The word 'Stress' has many definitions dependent upon the context in which it is used. For the purpose of this Stress Management Program we will define stress as 'The emotional, physiological and psychological effects caused by a build up of either internally or externally generated mental pressure'.
My name is James Barugh, and I work closely with people who are suffering from all forms of stress, both in their domestic lives and in their working environment. The last thing that most people who are suffering from excessive stress will admit to is the fact that they are suffering from the effects of stress, or that they cannot handle that stress.
They tend to view it as some sort of weakness to even admit to having excessive stress in their lives. It can seem like a weakness to admit to family and work colleagues that they are under too much pressure. They can be afraid that their boss will see it as a sign of weakness, and or a sign that they cannot do their job properly. This puts extra worry and stress on the nervous system, making an already poor situation appear to be even more intolerable.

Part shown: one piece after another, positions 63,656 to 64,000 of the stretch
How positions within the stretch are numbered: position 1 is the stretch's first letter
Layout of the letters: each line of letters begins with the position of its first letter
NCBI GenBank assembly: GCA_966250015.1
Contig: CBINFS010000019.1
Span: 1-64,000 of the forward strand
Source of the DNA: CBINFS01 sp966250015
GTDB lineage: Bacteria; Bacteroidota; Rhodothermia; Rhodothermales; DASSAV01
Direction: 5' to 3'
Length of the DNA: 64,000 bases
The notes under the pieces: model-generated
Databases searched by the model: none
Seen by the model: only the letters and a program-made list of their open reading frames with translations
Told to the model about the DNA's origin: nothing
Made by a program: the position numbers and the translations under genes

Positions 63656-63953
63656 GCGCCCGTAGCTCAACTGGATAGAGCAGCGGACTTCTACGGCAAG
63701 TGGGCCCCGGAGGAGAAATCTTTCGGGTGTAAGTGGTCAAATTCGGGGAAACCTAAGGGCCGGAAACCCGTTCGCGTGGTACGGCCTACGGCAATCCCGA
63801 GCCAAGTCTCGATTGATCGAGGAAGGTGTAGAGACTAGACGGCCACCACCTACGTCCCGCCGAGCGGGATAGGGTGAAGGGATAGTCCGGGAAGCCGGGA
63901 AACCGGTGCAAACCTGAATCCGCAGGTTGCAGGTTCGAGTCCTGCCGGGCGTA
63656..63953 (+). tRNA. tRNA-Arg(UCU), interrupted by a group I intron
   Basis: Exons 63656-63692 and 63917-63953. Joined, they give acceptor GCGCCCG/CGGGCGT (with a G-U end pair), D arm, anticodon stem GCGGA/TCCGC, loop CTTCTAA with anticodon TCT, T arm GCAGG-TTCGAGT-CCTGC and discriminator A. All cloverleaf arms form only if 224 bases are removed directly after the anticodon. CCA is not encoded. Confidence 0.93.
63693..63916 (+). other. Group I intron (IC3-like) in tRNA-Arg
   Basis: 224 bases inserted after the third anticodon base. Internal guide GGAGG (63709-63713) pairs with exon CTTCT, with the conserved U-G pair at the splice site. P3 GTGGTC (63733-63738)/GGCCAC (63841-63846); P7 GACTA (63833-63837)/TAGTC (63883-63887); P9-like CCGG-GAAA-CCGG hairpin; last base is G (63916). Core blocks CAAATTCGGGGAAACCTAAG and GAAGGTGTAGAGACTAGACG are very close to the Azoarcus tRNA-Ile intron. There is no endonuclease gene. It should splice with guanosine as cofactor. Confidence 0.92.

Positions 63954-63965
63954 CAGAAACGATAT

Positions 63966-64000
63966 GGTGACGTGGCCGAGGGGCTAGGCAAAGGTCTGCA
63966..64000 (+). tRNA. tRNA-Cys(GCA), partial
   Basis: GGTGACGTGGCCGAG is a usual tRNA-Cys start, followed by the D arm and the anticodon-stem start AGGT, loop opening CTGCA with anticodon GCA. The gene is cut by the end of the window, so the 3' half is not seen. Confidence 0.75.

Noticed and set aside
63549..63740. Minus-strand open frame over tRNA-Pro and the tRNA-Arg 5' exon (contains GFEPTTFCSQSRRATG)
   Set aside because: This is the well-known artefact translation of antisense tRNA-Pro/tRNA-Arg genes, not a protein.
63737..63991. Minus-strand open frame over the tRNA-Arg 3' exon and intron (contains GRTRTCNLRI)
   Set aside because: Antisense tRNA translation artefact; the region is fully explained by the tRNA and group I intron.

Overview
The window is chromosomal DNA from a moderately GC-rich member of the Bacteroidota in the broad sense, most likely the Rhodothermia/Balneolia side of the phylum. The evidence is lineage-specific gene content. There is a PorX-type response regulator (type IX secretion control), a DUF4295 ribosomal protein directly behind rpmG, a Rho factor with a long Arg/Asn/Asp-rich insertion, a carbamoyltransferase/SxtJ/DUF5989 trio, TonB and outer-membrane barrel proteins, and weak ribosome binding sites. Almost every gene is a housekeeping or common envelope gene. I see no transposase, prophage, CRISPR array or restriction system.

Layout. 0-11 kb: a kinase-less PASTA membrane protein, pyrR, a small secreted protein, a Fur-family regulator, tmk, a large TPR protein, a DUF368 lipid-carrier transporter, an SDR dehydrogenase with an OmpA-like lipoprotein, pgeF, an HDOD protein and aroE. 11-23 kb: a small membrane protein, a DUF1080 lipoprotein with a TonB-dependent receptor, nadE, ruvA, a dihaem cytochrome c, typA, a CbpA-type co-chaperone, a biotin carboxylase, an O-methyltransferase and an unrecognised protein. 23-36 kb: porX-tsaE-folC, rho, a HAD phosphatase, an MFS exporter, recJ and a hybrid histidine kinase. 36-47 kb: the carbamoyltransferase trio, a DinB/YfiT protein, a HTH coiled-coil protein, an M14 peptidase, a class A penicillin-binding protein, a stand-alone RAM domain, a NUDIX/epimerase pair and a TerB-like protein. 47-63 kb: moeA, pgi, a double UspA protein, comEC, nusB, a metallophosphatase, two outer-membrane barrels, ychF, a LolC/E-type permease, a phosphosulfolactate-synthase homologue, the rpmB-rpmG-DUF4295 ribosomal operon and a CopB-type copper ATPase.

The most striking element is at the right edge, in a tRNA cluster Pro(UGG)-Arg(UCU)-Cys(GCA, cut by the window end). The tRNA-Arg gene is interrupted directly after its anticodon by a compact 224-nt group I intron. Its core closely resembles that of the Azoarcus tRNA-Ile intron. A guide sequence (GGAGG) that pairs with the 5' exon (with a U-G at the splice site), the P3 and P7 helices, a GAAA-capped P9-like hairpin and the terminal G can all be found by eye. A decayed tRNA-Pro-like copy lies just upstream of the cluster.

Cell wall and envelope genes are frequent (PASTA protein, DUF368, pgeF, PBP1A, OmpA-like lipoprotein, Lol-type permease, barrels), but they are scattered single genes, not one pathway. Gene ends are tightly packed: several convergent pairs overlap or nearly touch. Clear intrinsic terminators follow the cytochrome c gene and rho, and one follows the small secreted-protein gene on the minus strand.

It is not a sign of weakness to admit that you are suffering from the effects of excessive stress. It is not a sign of weakness to ask for or to seek professional help. The aim of this stress management program is to enable you to recognise the signs that excessive stress can have upon your mind and body.